Knowing daylight and shadow patterns round the year is helpful, says SATHYA PRAKASH VARANASHI
Often we see design ideas going through a paradigm shift, nearly to the opposite ends. To realise this phenomena, look at this — from the past practice of building for shade inside the house and outside on the walls, today we are seeing buildings washed with light everywhere. Accordingly, windows on the walls have become larger, external walls are exposed to direct sunlight and skylights have been introduced.
While the theory of light is desirable, the resultant heat built-up is a nuisance no one can live with, hence the need for ideas to shade the building.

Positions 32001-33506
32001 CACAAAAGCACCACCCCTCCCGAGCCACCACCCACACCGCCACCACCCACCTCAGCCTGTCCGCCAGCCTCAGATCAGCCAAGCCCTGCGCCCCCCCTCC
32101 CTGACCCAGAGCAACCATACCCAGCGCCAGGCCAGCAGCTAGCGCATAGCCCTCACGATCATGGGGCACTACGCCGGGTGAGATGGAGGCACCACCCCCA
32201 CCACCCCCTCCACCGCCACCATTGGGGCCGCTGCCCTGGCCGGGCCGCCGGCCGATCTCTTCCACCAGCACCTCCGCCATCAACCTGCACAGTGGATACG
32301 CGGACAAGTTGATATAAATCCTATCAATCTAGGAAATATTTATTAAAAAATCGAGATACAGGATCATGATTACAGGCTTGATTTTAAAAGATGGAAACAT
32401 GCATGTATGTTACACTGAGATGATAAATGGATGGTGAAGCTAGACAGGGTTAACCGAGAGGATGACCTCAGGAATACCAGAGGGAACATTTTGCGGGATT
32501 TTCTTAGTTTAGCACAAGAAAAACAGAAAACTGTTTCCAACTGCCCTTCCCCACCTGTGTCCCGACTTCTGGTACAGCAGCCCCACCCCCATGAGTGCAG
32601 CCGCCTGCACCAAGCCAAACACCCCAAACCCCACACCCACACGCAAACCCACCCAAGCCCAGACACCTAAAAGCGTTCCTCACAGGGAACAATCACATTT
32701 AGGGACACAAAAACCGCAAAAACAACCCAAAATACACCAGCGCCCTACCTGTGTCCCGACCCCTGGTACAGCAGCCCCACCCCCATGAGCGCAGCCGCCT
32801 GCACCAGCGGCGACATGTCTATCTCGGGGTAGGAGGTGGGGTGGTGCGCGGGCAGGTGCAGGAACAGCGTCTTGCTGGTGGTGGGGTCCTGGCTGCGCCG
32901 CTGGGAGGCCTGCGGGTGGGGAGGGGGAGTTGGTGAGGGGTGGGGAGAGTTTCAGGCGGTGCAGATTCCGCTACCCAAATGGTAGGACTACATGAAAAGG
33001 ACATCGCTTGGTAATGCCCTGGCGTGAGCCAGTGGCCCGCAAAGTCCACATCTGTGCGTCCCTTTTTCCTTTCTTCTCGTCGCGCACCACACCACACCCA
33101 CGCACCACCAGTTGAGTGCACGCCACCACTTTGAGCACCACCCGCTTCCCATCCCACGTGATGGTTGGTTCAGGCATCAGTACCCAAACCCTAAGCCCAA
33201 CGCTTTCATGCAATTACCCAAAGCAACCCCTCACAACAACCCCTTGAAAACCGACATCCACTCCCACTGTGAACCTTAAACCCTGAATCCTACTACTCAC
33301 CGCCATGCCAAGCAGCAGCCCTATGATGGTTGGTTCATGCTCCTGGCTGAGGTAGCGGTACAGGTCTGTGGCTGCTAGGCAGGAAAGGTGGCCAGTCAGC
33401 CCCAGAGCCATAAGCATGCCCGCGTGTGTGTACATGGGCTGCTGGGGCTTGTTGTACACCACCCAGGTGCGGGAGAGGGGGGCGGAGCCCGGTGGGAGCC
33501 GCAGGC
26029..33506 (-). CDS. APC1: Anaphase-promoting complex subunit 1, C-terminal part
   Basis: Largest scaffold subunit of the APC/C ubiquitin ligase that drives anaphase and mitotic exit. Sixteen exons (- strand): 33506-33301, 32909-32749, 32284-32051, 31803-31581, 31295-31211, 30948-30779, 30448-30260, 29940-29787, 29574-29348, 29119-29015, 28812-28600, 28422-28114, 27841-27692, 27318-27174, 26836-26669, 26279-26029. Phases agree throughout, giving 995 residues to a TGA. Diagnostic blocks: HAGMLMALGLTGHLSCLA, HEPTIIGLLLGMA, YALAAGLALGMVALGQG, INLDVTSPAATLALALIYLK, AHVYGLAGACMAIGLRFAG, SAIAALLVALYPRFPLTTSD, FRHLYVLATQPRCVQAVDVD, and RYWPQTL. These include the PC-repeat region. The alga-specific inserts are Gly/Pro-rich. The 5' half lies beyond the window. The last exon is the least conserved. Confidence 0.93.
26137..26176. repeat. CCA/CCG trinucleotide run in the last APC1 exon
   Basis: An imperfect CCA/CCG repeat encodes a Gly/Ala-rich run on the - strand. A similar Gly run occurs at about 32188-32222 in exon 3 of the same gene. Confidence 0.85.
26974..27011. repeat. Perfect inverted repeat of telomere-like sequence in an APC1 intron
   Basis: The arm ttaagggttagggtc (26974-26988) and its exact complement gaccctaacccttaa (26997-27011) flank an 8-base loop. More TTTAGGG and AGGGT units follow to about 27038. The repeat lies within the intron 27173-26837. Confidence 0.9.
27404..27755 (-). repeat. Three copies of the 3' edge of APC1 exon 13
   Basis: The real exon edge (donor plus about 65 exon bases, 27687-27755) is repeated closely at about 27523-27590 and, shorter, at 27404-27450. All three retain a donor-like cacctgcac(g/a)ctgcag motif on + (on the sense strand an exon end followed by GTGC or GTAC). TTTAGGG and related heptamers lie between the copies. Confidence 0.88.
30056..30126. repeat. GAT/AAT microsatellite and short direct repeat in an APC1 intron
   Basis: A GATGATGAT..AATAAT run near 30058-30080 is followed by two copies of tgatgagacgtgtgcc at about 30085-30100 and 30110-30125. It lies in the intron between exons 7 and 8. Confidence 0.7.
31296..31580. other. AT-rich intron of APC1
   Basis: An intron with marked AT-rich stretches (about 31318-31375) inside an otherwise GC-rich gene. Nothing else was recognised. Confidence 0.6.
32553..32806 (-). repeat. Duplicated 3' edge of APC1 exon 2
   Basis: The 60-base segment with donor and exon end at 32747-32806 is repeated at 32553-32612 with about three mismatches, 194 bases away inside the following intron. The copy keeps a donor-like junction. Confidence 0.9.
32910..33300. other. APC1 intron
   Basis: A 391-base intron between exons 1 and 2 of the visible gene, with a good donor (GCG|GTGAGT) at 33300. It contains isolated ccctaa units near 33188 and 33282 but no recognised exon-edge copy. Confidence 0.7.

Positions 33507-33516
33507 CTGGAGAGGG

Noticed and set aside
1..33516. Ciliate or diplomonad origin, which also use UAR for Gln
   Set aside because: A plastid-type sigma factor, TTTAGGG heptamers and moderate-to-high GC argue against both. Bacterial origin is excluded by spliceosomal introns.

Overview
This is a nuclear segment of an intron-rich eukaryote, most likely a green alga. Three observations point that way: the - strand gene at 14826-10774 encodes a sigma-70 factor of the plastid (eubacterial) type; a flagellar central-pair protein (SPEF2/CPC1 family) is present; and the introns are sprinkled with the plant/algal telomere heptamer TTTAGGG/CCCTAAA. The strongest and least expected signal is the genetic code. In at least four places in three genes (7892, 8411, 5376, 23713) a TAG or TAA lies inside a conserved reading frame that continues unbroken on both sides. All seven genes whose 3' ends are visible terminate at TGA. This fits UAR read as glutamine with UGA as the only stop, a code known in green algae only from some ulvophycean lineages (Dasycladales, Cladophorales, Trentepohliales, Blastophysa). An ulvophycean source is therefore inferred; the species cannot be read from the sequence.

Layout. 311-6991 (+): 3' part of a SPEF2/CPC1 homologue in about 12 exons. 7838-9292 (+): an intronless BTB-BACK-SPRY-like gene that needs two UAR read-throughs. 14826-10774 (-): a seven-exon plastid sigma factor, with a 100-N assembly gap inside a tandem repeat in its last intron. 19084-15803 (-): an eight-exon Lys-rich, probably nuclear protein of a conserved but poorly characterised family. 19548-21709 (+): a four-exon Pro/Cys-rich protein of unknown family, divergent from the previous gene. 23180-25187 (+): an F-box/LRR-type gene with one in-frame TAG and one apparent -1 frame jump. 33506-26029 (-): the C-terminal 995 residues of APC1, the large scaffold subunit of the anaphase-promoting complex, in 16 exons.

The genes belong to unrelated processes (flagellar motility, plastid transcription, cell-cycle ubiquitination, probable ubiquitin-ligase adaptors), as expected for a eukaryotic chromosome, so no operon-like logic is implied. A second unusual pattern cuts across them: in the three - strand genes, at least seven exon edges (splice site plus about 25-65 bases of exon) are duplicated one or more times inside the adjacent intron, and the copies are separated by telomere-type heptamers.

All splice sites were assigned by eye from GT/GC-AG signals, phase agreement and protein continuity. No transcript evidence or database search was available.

During the early years of modern architecture in India, simple projected chajjas were introduced. As shading devices, though without specific considerations of direction, depth of projection and materiality, they continue to be popular in India.
Indian traditional designs did not use an external skin, but provided deep overhangs like at Fatehpur Sikri or built external walls as perforated jaalis to reduce heat built-up as found in Jaisalmer. Or positioned wooden louver-based features as walls as seen in the Padmanabhapuram Palace.
For every region now there are solar charts – specifically locating the sun in technical terms like altitude and azimuth.
It is possible today to calculate the exact pattern of shade for any given time using manual formulae or computer simulated software driven programmes. No single solution can serve year-round needs; hence we need to think judiciously to derive maximum benefits across the seasons.